United States Navy – The Early Vessels (CV-1 through CV-8)This database is a work in progress. If you have any additional information, comments or corrections, please click on the "Contact Us" button above and drop us a line - thanks very much.
Last Update: 15 November 2007
The following database is organized by hull number, vessel name, designations and notes.
1 (CV-1, AV-3), Langley, notes: Like many early aircraft carriers, the USS Langley was a conversion of an existing vessel, in this case the coal supply ship – a collier – USS Jupiter (AC-3). Its keel laid down on 18 October 1911 at the Mare Island Navy Yard, Vallejo, California, the USS Jupiter was launched on 14 August 1912 and commissioned on 7 April 1913. Its first skipper was Commander Joseph M. Reeves. It is interesting to note that Jupiter was the Navy’s first electrically propelled ship.
On 11 July 1919, plans were approved to convert the vessel into the Navy’s first aircraft carrier. As such, shortly after pulling pier-side at Hampton Roads, Virginia, the USS Jupiter was decommissioned on 24 March 1920. The conversion to an aircraft carrier was straightforward and consisted basically of the installation of a stem to stern flight wooden deck. On 11 April 1920, the vessel’s name was changed to the USS Langley.
Reclassified as CV-1, the USS Langley was recommissioned on 20 March 1922, with Commander Kenneth Whiting in command. For over a decade, Langley was used by the Navy to develop the new concept of sending aircraft out to sea. On 25 October 1936, its service life as an aircraft carrier deemed complete, Langley pulled into the Mare Island Navy Yard for yet another conversion, this time into a large seaplane tender. With nearly half of it flight deck removed, but retaining the name Langley, the vessel was reclassified as AV-3 on 21 April 1937.
The new USS Langley spent much of its career deployed to the Pacific. Langley was anchored off Cavite, in the Philippines, when the United States entered World War Two. In February 1942, Langley had been tasked with the delivery of 32 Curtiss P-40 fighters to allied forces at Tjilatjap, Java. On 27 February, in company with the USS Whipple (DD-217) and USS Edsall (DD-219) as an antisubmarine screen, the USS Langley was attacked by several Japanese bombers. Taking five bomb hits, Langley was on fire, had damaged steering gear and was listing 10 degrees to port, before the vessel finally went dead in the water. Langley was clearly sinking and the order was given to abandon ship. Not wanting the tender to fall into enemy hands, the order was given for the escorting destroyers to scuttle Langley. It took several 4-inch shells and two torpedoes to send the USS Langley to the bottom.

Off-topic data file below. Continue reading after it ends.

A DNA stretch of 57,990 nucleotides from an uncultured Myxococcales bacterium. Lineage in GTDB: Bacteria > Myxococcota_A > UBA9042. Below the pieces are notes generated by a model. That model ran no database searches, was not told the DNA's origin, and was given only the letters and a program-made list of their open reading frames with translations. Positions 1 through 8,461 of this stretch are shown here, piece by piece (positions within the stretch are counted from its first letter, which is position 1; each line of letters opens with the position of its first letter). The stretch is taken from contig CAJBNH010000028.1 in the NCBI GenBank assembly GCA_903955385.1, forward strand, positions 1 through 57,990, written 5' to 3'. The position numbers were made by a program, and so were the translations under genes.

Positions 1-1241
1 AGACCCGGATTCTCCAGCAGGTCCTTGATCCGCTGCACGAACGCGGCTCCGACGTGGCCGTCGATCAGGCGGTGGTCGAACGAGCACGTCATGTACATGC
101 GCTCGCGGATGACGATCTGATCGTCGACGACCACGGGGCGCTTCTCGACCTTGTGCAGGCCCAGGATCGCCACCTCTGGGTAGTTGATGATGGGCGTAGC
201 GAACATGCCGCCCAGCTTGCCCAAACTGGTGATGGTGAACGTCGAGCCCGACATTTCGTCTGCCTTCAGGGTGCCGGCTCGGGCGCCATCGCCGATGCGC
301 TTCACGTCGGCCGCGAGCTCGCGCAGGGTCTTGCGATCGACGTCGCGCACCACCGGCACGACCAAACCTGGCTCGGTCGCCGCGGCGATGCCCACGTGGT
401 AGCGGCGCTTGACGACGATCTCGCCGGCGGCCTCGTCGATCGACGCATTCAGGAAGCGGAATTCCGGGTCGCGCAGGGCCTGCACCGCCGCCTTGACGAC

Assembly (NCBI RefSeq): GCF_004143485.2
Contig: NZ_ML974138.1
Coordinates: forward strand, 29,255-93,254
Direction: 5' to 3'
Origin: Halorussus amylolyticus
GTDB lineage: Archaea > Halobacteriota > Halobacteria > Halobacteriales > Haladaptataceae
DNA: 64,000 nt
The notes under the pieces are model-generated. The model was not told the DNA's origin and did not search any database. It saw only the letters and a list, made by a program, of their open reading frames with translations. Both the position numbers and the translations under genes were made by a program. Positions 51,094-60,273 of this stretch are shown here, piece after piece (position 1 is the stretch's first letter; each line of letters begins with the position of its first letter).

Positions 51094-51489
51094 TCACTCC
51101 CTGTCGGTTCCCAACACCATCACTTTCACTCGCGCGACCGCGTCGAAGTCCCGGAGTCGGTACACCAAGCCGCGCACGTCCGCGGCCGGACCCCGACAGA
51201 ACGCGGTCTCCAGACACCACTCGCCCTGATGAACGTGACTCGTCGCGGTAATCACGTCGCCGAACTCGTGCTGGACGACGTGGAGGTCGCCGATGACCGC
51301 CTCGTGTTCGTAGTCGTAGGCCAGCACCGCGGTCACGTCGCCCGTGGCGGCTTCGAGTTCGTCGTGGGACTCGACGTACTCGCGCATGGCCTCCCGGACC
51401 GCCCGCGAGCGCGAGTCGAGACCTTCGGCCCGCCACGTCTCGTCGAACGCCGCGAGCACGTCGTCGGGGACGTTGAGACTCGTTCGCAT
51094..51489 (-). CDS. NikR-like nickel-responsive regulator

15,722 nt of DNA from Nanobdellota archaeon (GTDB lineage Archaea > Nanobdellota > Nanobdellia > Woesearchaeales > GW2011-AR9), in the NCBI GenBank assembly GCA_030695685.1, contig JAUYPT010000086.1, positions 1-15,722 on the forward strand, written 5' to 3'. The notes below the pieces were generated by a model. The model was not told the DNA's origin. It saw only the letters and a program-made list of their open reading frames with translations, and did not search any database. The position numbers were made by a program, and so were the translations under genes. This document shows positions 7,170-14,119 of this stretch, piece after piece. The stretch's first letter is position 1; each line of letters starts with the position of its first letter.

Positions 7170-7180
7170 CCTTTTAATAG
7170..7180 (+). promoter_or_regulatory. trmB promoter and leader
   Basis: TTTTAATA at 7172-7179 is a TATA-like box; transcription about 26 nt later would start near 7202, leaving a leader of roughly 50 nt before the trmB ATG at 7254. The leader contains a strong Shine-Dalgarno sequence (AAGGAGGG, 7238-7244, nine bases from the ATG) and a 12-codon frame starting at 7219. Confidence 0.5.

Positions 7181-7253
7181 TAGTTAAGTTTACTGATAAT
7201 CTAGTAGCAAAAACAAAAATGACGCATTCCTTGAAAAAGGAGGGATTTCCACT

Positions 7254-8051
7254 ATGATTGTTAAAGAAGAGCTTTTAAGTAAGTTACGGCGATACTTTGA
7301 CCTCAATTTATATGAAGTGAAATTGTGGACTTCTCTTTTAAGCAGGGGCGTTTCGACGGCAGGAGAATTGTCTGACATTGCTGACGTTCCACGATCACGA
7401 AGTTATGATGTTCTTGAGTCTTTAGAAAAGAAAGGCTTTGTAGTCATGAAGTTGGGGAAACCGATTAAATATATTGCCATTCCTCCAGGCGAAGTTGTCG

USS Langley Specifications:
Length: 542 feet
Beam: 65 feet
Draft: 18 feet, 11 inches
Displacement: 11,500 tons
Speed: 15 knots
Armament: 4 x 5-inch guns
2 (CV-2), Lexington, notes: The lead ship in the two vessel Lexington-class of aircraft carrier, this was the fourth U.S. Navy vessel to bear the name Lexington. When its keel was laid on 8 January 1921, at the Fore River Shipbuilding Company in Quincy, Massachusetts, the vessel (CC-1) was intended to be the lead ship in the six-ship Lexington-class of battle cruisers, to be employed as fast battle scouts. Originally designed back in 1916, construction was delayed for World War One, after which a redesign was undertaken. When construction did finally begin, this class of warship fell afoul of the Washington Treaty – signed on 6 February 1922 – which limited the total naval tonnage of the signatories involved. At the time construction on all six of the ships was underway, however as per the treaty, four were cancelled and broken up, while two were redesignated as aircraft carriers. Thus, on 1 July 1922, CC-1 was redesignated CV-2, while its sister-ship CC-3 – to be christened Saratoga – was redesignated CV-3 (q.v.).
The USS Lexington (CV-2) was finally launched on 3 October 1925, and placed in commission on 14 December 1927, under the command of Alfred W. Marshall. In the subsequent years, Lexington continued the work that the USS Langley had begun, as well as participating in various fleet exercises both in the Pacific and the Caribbean.
The fateful day of 7 December 1941, found Lexington at sea – as part of Task Force 12 – between the Hawaii Islands and atoll of Midway. On board were replacement aircraft for the Marine Corps detachment at Midway. When word was received of the attack on Pearl harbor, Lexington immediately went on the offensive, launching scouts in an attempt to find the Japanese fleet. Lexington, now in company with the USS Enterprise (CV-6) and the USS Indianapolis (CA-35), continued the search west of Hawaii until returning to port at Pearl on 18 December.